Restorative Justice! Restorative Justice is a process in which all those affected by an incident of wrongdoing come together to deal with the aftermath. They share their feelings, respond, address, take responsibility and acknowledge the ongoing pains, hurts and needs of a person who has been harmed, a person who has caused harm, and a community affected by harm in such a way that the community may find healing.

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Dr. Pierre TITI NWEL, Coordinator Emeritus of the National Service Justice and Peace of the National Episcopal Conference of Cameroon (C.E.N.C.), Yaoundé (CAMEROON)

In the world of today, leaders who have the good of their citizens and honor towards their country at heart, are those who are freely elected and regularly controlled in their actions, by the people. In most countries, individual access to power escapes the people’s control. Thus our leaders do as they wish and how they wish. This is why we suffer so much. My conviction, which I would like to share, is that before or while the Church tries to convert the hearts of our leaders, she must grasp this simple truth, that all citizens of a country have the right and duty to freely choose their leaders and dismiss them at the opportune moment.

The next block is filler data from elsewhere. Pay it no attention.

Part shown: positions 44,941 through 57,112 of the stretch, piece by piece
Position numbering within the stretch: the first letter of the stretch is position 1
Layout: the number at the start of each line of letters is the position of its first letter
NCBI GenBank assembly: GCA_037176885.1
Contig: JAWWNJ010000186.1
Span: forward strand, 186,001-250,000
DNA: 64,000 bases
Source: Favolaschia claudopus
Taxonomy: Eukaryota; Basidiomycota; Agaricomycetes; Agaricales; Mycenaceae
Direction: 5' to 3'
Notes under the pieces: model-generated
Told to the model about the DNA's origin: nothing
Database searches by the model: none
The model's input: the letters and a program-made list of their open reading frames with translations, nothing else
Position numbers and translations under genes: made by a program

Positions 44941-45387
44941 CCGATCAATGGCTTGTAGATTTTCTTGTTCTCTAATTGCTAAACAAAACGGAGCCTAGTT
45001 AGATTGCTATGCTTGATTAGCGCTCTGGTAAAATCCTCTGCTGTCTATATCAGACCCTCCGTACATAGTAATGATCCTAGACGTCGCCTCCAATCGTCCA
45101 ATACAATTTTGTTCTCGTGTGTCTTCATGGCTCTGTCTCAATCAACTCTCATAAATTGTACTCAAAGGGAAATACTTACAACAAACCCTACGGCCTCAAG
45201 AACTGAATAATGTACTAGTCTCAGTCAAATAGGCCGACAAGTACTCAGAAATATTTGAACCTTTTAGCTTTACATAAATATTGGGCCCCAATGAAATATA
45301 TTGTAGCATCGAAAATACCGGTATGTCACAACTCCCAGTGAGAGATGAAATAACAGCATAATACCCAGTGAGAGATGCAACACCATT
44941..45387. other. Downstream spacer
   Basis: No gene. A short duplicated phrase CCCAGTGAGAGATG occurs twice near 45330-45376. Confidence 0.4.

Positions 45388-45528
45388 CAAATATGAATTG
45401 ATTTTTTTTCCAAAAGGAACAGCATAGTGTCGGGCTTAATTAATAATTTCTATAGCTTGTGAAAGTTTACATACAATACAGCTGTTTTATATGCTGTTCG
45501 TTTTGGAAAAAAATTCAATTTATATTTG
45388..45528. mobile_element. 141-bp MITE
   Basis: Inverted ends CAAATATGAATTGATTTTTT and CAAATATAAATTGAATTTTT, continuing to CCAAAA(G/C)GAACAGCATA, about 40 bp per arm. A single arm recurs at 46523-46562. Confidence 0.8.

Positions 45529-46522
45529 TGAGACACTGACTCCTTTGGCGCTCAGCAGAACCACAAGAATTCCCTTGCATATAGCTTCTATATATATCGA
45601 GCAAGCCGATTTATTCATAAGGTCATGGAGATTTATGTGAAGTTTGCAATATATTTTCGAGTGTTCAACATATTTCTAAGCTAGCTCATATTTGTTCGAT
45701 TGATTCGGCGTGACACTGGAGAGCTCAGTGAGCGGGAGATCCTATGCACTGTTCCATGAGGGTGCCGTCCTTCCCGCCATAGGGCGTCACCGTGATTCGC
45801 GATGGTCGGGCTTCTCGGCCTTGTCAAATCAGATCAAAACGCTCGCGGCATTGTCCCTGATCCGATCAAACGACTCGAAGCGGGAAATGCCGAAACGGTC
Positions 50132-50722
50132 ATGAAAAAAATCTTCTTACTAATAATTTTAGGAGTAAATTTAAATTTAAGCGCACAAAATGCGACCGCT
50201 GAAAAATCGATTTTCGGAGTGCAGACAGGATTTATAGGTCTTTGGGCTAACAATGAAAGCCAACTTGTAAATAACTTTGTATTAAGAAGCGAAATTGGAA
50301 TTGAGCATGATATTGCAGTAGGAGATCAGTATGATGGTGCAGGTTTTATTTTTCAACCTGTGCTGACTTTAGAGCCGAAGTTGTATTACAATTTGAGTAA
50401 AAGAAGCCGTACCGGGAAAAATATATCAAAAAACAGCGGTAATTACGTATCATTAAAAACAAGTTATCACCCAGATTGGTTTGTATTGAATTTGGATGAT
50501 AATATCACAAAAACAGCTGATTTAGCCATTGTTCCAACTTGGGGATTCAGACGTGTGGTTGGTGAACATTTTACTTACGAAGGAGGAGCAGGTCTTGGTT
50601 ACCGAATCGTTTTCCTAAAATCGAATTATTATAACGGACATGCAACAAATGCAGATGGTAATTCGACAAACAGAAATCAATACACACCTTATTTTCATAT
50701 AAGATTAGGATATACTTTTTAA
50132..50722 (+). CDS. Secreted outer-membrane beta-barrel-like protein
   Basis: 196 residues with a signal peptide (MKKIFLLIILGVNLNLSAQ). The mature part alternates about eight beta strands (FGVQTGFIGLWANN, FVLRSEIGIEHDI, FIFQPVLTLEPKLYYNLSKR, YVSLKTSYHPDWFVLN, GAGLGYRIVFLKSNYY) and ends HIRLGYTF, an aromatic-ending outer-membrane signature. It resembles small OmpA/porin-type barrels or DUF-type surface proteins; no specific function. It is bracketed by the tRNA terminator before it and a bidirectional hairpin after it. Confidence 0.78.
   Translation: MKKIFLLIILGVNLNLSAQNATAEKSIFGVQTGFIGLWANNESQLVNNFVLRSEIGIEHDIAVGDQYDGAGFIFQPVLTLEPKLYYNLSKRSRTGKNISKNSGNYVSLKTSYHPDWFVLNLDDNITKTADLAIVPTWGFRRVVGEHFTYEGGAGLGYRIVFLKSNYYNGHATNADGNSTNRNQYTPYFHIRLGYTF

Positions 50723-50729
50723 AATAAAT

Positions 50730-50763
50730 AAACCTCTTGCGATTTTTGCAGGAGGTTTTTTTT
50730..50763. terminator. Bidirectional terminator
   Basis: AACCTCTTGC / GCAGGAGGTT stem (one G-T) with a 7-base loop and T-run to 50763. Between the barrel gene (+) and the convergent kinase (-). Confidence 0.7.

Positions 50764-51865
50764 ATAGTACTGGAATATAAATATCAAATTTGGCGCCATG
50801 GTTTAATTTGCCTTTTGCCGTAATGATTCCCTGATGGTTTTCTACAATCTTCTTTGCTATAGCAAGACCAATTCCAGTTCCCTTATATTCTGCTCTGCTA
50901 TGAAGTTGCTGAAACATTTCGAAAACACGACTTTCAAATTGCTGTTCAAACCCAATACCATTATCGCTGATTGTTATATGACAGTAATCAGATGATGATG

We perceive this truth in an intellectual way, but we must organize ourselves to concretely achieve this, by fighting, together with civil society and political forces, against the confiscation of power by iniquitous laws.

In the last few years, the Church committed herself here and there to the observation of elections. She must go further now, by opening the eyes of her faithful and the men and women of good will to political realities and their impact on the lives of each and everyone. This is the task of accompanying the people on the path to democracy that the Ecclesia in Africa assigned to the Church. In doing this the clergy should not have a bad conscience: for the most part they are citizens in the country where they work and they teach the people about citizenship.